Most of the armed conflicts in the Middle East go down to religious confrontation. Syria is a glaring example of this. Christians make up around 10 percent of country's 20-million population.
According to the Syrian Patriarch of the Melkite Greek Catholic Church Gregory Laham, 450,000 Syrian Christians have been displaced by the conflict since March 2011. The clerics also reported damage to at least 57 Christian sites since the beginning of the civil war.
The reason for this is not just intolerance of the radical Islamists but the fact that many Christians have rallied to President Bashar al-Assad's side, fearing the harsh Islamist ideology of the opposition fighters. By destroying Christian churches, stealing ancient and revered icons rebels try to take revenge. Unfortunately, it goes far beyond vandalism. Just recently the rebels abducted 12 Syrian and Lebanese Orthodox nuns from a Christian village of Maaloula near Damascus. The nuns were kidnapped during the night from the Orthodox Monastery of Santa Tecla and taken to Yabrud.
An assistant of the Patriarch of Antiochia Metropolitan Luka al-Huri says it’s just one of daily acts of violence against the Syrian Christians:
"Christian communities are constantly being attacked by different Jihadist groups. They loot the churches, burn down the houses, ruin the sites and profane our relics. Their aim is to destroy the Christian civilization in Syria. Islamic militants destroy the cultural and religious heritage of our country. Peace and brotherly unity in which our nation used to live despite the confessional and ethnic differences, is now under threat," Metropolitan Luka al-Hur said.
While Syrian Christians are struggling to protect their relics and simply survive, Russian churchgoers lend a helping hand. In the past few months they have sent $1.3 million to Syria dispatching the money to a Greek Orthodox Church in Damascus to buy basic goods like food, clothes, and mattresses. One of the priests collecting donations is Father Alexander Diaghilev, whose church is just outside St Petersburg, turned to the Bible to explain to his parishioners why they should help the Syrians.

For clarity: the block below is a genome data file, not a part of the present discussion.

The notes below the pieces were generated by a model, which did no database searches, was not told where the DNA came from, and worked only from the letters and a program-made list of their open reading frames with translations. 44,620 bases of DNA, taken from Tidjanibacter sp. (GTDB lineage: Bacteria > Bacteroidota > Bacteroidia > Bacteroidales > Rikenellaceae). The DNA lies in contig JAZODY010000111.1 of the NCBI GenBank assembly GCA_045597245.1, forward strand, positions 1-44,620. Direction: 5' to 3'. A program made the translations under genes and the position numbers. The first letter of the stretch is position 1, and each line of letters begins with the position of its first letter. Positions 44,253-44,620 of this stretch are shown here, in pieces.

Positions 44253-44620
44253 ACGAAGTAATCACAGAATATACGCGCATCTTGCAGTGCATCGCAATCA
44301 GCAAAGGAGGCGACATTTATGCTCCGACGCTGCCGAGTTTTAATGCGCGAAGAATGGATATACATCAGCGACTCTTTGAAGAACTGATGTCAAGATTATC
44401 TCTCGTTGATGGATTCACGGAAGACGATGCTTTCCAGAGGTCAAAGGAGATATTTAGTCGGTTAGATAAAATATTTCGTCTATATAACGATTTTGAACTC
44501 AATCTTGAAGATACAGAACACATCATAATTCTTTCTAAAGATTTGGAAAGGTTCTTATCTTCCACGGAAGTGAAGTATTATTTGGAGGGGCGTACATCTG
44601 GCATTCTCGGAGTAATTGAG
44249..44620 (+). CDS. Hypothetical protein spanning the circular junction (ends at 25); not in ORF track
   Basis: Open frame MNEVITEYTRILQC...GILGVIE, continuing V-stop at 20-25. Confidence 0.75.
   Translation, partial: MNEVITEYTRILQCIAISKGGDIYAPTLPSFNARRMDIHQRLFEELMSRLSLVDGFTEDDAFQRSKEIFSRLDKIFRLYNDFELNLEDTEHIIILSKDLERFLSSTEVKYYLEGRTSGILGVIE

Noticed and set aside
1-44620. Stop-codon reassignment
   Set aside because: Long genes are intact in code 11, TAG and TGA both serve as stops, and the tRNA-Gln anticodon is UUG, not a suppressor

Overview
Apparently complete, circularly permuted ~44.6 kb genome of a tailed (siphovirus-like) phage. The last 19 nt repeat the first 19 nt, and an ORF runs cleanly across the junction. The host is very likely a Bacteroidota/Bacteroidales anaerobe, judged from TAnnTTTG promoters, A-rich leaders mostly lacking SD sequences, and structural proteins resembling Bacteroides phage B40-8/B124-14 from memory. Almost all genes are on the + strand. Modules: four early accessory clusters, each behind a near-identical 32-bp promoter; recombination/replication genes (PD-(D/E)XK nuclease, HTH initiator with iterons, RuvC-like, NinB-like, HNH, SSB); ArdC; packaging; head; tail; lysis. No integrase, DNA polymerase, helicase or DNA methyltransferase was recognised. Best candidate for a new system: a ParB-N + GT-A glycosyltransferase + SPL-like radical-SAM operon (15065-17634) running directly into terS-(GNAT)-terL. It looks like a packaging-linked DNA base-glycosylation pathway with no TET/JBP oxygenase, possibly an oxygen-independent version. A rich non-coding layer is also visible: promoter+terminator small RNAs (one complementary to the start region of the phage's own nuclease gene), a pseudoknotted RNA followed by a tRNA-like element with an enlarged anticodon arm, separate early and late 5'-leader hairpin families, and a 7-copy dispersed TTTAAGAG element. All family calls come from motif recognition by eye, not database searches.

"I told them St Paul collected money for Christians in Jerusalem. He collected it in Corinth, although Corinth was in the far-off territory of Greece, quite far from Palestine. I gave people the same reason now: probably you don’t know these people in Syria, but these are our brothers and sisters who are suffering. We have passed through great persecutions and World War II not so many years ago, so many of us remember what that is, or our parents remember how it was. And so we have to help those people who are suffering nowadays,"Father Alexander said.
The Kremlin also expressed its support by saying it’s ready to consider a Russian citizenship request from about 50,000 Syrian Christians following the Russian Foreign Ministry publishing a collective request for a double Russian-Syrian citizenship from a group of Christians living in the Kalamoon district. However, the majority of Syrian Christians are determined to stay in the country protecting their heritage even under threat of being physically eliminated by terrorists. Sadly, it means the number of the victims of the carnage is to go up.